Educated Patient® Multiple Myeloma Summit the Role of BMT Presentation: April 8, 2023


Watch Dr. Marc Braunstein, from NYU Langone Hospital, discuss the role of bone marrow transplant during the CURE Educated Patient Multiple Myeloma Summit.

Although high-dose chemotherapy and stem cell transplantation are an integral treatment for fit patients with multiple myeloma after undergoing initial treatment, research is underway to determine whether immunotherapies like CAR-T cell therapies can potentially replace transplants, an expert said.

Even with these ongoing trials, it’s important to note that stem cell transplants are still relatively safe.

“While there can be complications in the short term, even long term from a transplant, it’s generally very safe,” Dr. Marc Braunstein, assistant professor of medicine at NYU Long Island School of Medicine and Perlmutter Cancer Center at NYU Langone Hospital in New York, said in an interview with CURE®. “Until we have data clearly demonstrating a survival advantage of an alternative regimen, perhaps CAR-T cells, transplant still remains a standard of care for consolidation (therapy) of multiple myeloma.”

Dr. Marc Braunstein

One expert explained how stem cell transplant can play a role in a patient’s treatment for multiple myeloma and what’s on the horizon.

Braunstein discussed the role of stem cell transplantation in patients with myeloma during the CURE® Educated Patient® Multiple Myeloma Summit.

Undergoing a Stem Cell Transplant

Patients with multiple myeloma typically undergo stem cell transplantation either after induction treatment for newly diagnosed patients, or after second- or third-line treatment following a relapse.

“Stem cell transplantation involves collecting stem cells from blood, putting them into a freezer, giving high-dose chemotherapy typically with a drug called melphalan and then speeding the recovery up by reinfusing the stem cells as a transfusion the following day,” Braunstein said. “This process is intended to remove any residual multiple myeloma cells that may have remained after the initial therapy.”

Studies have found that stem cell transplantation can improve the time to next therapy and eliminate the need for more extensive three- or four-drug treatments during the time after transplant until relapse. Findings from some studies have demonstrated that stem cell transplantation can prolong a patient’s survival time from the disease.

“It has multiple benefits and still has a role even in the setting of modern myeloma therapy,” Braunstein said.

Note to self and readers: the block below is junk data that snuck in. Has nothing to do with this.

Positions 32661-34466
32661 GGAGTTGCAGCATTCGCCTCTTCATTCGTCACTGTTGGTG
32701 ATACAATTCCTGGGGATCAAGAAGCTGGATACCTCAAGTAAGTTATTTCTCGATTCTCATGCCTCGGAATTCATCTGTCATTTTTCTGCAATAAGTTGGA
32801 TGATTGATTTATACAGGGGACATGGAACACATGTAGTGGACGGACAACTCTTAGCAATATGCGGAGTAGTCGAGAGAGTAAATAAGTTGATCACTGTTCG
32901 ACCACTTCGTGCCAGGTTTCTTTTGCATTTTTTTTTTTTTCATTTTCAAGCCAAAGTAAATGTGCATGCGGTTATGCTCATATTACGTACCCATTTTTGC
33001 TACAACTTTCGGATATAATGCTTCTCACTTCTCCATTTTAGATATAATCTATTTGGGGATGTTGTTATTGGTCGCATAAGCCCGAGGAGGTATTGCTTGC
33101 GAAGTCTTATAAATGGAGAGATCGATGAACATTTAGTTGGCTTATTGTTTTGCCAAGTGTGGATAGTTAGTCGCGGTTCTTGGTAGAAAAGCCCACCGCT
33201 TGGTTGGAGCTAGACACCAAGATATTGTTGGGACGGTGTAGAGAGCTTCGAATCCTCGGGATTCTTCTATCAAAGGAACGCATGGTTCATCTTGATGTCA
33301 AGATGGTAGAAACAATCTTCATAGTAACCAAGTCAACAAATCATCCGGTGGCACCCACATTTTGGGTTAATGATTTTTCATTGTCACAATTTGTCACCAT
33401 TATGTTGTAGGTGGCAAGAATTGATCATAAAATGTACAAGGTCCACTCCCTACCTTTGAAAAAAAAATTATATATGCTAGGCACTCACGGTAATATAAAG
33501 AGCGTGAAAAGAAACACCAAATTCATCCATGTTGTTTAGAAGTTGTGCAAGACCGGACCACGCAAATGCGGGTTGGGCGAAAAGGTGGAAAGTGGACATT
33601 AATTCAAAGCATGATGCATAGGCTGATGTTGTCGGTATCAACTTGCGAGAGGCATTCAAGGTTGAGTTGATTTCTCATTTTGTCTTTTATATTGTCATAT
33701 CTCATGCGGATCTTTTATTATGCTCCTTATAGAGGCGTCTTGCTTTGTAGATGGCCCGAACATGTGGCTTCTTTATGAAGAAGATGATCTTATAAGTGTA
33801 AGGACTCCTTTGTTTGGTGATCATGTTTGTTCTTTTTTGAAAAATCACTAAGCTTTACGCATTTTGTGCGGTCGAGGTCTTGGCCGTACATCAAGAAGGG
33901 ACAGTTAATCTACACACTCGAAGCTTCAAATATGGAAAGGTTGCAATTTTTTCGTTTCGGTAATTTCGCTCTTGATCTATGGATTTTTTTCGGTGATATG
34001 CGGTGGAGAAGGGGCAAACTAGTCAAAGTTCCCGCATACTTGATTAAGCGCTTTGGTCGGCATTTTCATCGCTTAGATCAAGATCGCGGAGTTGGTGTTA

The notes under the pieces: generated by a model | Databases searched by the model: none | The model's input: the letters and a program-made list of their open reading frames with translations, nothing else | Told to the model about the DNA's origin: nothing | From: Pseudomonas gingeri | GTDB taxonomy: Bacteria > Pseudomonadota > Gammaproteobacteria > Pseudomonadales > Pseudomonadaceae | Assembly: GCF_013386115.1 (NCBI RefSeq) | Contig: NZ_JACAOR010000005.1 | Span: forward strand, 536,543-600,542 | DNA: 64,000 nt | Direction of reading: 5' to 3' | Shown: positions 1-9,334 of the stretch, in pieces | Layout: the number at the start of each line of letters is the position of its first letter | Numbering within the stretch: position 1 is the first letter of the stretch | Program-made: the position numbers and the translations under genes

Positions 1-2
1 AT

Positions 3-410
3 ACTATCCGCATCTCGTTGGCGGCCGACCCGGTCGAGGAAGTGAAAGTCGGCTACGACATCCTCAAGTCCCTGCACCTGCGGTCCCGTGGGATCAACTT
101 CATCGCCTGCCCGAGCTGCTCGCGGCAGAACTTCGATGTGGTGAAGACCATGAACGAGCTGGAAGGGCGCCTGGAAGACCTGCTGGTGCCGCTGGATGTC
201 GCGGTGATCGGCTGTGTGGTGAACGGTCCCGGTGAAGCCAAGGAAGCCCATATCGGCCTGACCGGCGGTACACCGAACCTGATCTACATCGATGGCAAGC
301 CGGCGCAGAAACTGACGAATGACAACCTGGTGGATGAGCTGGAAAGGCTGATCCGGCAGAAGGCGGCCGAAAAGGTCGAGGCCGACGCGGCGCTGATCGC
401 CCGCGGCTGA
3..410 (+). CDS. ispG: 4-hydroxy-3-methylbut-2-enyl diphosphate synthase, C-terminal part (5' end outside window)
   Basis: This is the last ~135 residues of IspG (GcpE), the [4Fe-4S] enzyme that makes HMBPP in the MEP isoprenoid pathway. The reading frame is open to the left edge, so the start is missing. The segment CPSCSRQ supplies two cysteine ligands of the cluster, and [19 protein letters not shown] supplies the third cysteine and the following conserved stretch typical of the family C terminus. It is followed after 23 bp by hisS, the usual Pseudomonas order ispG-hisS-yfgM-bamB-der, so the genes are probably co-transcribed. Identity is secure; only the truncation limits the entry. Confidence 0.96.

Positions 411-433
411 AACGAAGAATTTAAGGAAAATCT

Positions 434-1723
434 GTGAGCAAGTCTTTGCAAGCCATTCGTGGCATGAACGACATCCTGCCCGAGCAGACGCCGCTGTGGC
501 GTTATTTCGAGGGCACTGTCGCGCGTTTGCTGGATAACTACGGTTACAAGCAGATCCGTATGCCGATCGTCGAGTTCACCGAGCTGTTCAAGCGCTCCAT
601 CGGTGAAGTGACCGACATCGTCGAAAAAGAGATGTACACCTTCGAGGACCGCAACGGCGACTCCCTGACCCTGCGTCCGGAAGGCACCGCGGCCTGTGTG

Braunstein added that autologous stem cell transplant (when cells are taking from the patient themselves) is very safe and has a mortality rate of less than 1%. In fact, the transplant is performed in an outpatient setting, where patients have to return to the facility once every day until their bone marrow is restored, which can take up to two or three weeks. Some side effects that may occur during this time include fatigue, nausea, diarrhea and mucositis, which is an irritation of the gastrointestinal tract. Patients during this time may also be more prone to infections, so they may need fluids and an antibiotic regimen.

“It's kind of like a passing storm, things get a little worse, and then they get better as the bone marrow restores, and more of the myeloma is eliminated after the chemotherapy,” Braunstein explained.

Maintaining Benefits of Transplantation

Once a patient undergoes a stem cell transplantation, maintenance therapy becomes a critical component of the process, as it can enhance the effect of the transplant by prolonging survival. Several trials have assessed maintenance therapy with Revlimid (lenalidomide), the most common therapy for this setting, which prolonged survival after transplant in patients with multiple myeloma compared with placebo or no maintenance therapy.

Cancer teams can determine whether a patient can stop maintenance therapy through minimal residual disease, which is a term that describes a very small number of cancer cells in the body after treatment.

“There are emerging studies to say that if someone has sequentially negative (minimal residual disease) tests back-to-back after a certain interval, then you could potentially discontinue the maintenance therapy,” Braunstein said.

Research is being conducted currently to assess different maintenance therapy regimens in addition to different regimens for relapse following stem cell transplantation. This includes findings from recent data that demonstrate that CAR-T cell therapy may be more effective than conventional maintenance therapies.

CAR-T cell therapy may also play a role in treating patients after induction compared with stem cell transplantation, for which research is in progress.

Education to Make Informed Decisions

Braunstein urged patients with multiple myeloma who are determining whether they can undergo a stem cell transplant to be evaluated by a specific transplant doctor to determine their eligibility.

It's more than just one factor that goes into eligibility for stem cell transplant,” Braunstein said. “So the patient that’s evaluated by a stem cell transplanter may not be the same person as their oncologist. And so just because someone is a more advanced age or even has certain comorbidities, such as kidney dysfunction, does not necessarily make them unfit for transplant.”

He also emphasized the importance of education for patients with multiple myeloma, which allows them to become their own advocate.

“I think the best thing we can do for our patients when we discuss multiple myeloma, their diagnosis, their prognosis, their treatment is to educate them,” Braunstein told CURE. “That's what I really take pleasure at doing when I see a new patient, is to give them the best education I can about the disease so they can be their own advocate, and they can understand what the process is.”

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